Address to official luncheon with Spanish PM

  • Helen Clark
Prime Minister

It is a pleasure for me to make this official visit to Spain – only the second by a New Zealand Prime Minister.

Fifteen years ago it was the amazing World Expo in Seville which brought Prime Minister Jim Bolger here. On that occasion he performed the official opening of the then newly established New Zealand Embassy in Madrid.

Now, in 2007, it is Spain’s hosting of yachting’s premier challenge, the America’s Cup, in Valencia, which brings me here, to support New Zealand’s team and to promote governmental, economic, cultural, and people to people links with Spain.

This is not my first visit to Spain – far from it! I passed through en route to Portugal by train in 1976, stopping only to change trains because of the discouragement of travel to Spain by social democratic parties at that time. Spain at that time had yet to undergo its democratic transition.

It was therefore a joy to return in January 1992 to spend a month in Madrid at a language school, and to travel widely to outstanding heritage cities, like Salamanca, Toledo, and Segovia.

Later that year I too came to Seville for the Expo and travelled in Andalucia, and the mid nineties saw me back in Madrid for a conference.

Spain, with its dramatic landscapes, history, and cultural heritage has long held a fascination for me.

Now as Prime Minister of New Zealand, I am keen to see our modern nations get to know each other better – and there is every reason to do so.

I see Spain and New Zealand as members of a community of shared values, with our common commitments to democracy and human rights.

On so many issues, our nations are likeminded; for example on the importance of multilateralism, of counterterrorism and counter proliferation, and of sustainability -including on whale conservation, an issue very dear to New Zealanders.

Spain, like New Zealand, places great importance on working to build strong relations between nations across cultural and faith boundaries.

We applaud Spain, together with Turkey, co-sponsoring the Alliance of Civilisations initiative at the United Nations. That has led to an important report on how to overcome the distressing polarisation we have seen between the Western and Islamic worlds. The New Zealand Government was pleased to join the Group of Friends of the initiative convened by Spain’s permanent mission in New York.

New Zealand is hosting the first symposium on the Alliance of Civilisations’ report in the Asia-Pacific region next month. It will be followed by a meeting in our country of the regional interfaith dialogue which brings together multi-faith delegations from South East Asian and South Pacific nations.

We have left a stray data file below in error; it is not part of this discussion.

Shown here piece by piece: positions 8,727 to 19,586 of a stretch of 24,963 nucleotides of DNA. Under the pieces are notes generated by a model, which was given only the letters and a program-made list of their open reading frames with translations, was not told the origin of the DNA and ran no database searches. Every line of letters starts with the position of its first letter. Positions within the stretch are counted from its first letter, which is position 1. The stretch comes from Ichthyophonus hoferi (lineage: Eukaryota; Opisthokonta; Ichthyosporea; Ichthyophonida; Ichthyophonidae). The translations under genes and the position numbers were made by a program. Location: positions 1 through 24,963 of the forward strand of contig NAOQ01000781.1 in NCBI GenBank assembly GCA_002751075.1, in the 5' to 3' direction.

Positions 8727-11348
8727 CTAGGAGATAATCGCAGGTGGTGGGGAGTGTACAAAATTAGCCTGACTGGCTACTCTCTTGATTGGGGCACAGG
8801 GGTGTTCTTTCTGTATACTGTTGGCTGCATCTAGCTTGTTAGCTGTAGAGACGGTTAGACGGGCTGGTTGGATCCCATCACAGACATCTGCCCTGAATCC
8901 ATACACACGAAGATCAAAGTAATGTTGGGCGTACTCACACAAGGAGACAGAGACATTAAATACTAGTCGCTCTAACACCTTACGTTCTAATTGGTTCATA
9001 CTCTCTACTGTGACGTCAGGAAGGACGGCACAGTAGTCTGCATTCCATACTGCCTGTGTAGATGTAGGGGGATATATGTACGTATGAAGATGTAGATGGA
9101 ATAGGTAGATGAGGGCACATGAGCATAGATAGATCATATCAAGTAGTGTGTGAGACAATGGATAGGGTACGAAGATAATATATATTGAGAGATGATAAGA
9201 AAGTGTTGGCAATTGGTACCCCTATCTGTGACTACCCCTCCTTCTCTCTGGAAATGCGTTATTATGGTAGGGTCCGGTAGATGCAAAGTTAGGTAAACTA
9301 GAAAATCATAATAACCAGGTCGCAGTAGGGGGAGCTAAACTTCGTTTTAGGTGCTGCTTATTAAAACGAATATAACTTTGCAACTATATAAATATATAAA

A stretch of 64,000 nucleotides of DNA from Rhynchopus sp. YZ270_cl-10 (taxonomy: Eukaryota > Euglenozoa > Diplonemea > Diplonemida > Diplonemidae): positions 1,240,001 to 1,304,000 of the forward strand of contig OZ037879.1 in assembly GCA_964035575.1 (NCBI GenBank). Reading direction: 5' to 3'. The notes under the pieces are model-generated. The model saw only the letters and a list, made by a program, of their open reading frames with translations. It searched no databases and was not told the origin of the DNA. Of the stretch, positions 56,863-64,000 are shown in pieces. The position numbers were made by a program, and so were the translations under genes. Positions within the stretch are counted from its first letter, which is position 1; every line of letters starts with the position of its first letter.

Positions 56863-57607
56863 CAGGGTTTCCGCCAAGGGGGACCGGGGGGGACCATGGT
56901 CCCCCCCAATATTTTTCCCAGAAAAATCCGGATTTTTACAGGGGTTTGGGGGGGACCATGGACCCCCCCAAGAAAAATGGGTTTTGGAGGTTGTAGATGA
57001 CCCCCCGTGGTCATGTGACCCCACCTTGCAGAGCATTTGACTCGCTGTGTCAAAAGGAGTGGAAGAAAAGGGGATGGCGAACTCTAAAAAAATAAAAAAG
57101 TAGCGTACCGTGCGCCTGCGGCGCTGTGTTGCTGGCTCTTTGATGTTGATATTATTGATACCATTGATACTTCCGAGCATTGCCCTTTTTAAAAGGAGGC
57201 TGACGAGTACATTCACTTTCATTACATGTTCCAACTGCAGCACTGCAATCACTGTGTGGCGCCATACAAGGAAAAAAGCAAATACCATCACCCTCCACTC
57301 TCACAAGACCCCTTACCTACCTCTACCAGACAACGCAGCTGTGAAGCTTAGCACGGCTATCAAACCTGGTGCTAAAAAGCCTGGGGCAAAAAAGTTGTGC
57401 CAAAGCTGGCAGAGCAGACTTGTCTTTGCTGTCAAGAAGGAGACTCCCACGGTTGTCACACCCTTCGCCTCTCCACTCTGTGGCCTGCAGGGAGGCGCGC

The Asia Pacific region is at the intersection of many of the world’s great faiths. Peace and security in our region, as throughout the world, are dependent on us breaking down the artificial barriers we human beings have built between ourselves, so that we can celebrate our common humanity.

Just as it was Spain’s integration into the European Union which led New Zealand to establish its embassy here over fifteen years ago, so I believe that New Zealand’s close involvement in the affairs of the Asia Pacific make us of much greater interest to Spain at this time.

Spain’s Asia Action Plan has seen it greatly expand its presence in our region, and New Zealand is delighted that a Spanish Embassy has been established in our country for the first time.

I hope that Spain will regard New Zealand as a close friend and partner in the Asia Pacific. We are well integrated in the region’s institutions as members of APEC, the new East Asia Summit, the Pacific Islands’ Forum, and as a dialogue partner of ASEAN for more than thirty years.

Spain may also see economic opportunities in the region associated with relations with New Zealand. We have a web of free trade agreements in the Asia Pacific – across Australia, Thailand, Singapore, Brunei, and Chile. We are currently negotiating FTAs with China, Malaysia, and all of ASEAN.

Certainly our trade relationship with Spain could be enlivened - the two way trade is well balanced, but it has been static for several years.

New Zealand has significant innovation in its primary sectors, as well as exciting new biotechnology, ICT, and creative sectors. Tourism, international education, marine industries, and niche manufacturing are important to us, as is increased investment in science and research, and the commercialisation of our innovations.

I believe that our two economies share more sectors and challenges in common than is generally realized. New Zealand is taking the opportunity of our flagship yachting team being based in Valencia for the America’s Cup to promote the synergies and opportunities more.

In the run up to my visit, our officials have been working on new government to government agreements.

Our Double Taxation Agreement was ratified recently, and a Dependants’ Employment Agreement enabling diplomats’ spouses and other close family members to work in each other’s countries has been signed today.

We have also completed negotiations on a Film Co-Production Treaty. We are pleased to learn that it may be possible to move to complete negotiations on a bilateral Working Holiday Scheme for young people soon.

It is my desire that 2007 becomes a year when relations between Spain and New Zealand reach a new level. My visit here, the strong New Zealand presence in Valencia, and Spain’s new embassy in New Zealand and increased presence in the Asia-Pacific all make that possible.

It is now my pleasure to propose a toast, to the King, and to the Government and people of Spain.